It used to be fairly common across the United States that the burden of persuasion for self-defense was placed on the defendant, who must prove self-defense by a preponderance of the evidence. Over the last several decades, however, every state has abandoned this approach and instead decided to make self-defense effectively a negative element of the crime charged, and adopted the burden described in the prior paragraph.
Every state, that is, except for Ohio, which is the last state to still place the burden of persuasion on self-defense on the defendant and by a preponderance of the evidence. It is this outdated legacy of self-defense law that is one of the primary targets for HB 228. Should the bill become law, Ohio will finally join the other 49 states in placing the burden of persuasion on self-defense on the prosecution to disprove self-defense beyond a reasonable doubt.
Not surprisingly, this change is vigorously opposed by both prosecutors and law enforcement in Ohio because it shifts strength of legal position from their hands to those of the defense.
Ohio to Adopt “Hard” Stand-Your-Ground
Properly understood, “stand-your-ground” laws merely relieve law-abiding innocent victims of a violent attack of a duty to attempt to retreat before they can use defensive force to protect themselves, their family, and other innocent persons from that attack.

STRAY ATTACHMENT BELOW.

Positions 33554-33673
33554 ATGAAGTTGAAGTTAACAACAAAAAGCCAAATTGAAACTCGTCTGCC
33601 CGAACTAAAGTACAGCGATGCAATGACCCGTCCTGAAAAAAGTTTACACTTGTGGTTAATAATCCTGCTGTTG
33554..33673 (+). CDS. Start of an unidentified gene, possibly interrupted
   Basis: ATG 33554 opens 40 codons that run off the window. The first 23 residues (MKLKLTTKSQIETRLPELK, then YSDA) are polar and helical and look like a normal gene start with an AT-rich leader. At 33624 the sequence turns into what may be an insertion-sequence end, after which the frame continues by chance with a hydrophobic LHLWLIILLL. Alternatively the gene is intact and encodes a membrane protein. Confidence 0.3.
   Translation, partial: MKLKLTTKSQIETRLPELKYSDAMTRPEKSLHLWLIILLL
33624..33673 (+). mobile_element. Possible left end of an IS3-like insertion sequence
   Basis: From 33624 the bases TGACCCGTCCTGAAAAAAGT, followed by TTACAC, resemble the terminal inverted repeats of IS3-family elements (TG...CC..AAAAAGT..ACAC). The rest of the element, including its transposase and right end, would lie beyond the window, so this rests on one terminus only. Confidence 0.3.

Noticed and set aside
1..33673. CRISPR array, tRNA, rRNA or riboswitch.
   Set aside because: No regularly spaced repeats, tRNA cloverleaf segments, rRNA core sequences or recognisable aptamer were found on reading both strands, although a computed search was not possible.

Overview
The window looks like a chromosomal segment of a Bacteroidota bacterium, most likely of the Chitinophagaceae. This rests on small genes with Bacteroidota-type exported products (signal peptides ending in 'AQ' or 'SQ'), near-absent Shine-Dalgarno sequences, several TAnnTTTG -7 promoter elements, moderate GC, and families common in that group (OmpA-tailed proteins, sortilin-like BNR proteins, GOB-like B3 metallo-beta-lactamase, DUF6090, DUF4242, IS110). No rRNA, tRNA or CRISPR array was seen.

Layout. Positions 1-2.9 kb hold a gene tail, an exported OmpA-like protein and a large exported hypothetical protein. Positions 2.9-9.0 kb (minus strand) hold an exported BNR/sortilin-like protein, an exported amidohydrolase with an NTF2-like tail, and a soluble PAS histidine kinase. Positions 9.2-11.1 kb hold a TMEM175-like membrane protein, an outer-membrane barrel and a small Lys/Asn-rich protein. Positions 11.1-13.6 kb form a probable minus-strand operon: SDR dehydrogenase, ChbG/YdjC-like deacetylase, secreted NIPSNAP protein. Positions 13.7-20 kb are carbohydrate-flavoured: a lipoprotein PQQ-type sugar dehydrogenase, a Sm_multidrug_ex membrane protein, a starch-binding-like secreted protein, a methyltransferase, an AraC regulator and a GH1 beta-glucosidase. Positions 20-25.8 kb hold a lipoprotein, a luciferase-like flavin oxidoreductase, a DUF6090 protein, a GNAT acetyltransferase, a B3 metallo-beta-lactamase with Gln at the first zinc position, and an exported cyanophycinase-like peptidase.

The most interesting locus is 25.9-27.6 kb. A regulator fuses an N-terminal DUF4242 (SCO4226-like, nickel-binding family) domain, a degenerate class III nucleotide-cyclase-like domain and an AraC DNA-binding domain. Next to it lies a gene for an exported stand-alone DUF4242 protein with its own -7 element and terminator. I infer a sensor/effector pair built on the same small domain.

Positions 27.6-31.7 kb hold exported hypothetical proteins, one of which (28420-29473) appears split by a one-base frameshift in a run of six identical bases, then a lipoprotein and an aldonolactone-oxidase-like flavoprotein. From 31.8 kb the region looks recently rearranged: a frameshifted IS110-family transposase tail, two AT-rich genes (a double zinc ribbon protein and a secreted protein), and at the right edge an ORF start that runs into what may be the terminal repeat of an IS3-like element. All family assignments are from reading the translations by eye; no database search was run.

The phrase “stand-your-ground” has been politicized to such a degree that rational discussion of the doctrine is almost impossible to find, and it has been made to appear as if “stand-your-ground” were some aberrant legal doctrine in place in only a few presumably racist states.
In fact, the large majority of about 36 states qualify as “stand-your-ground” states in that they do not impose a legal duty to retreat before acting in otherwise lawful self-defense. About half of these states adopted “stand-your-ground” through statute, and about half have long been “stand-your-ground” states on the basis of common and/or case law.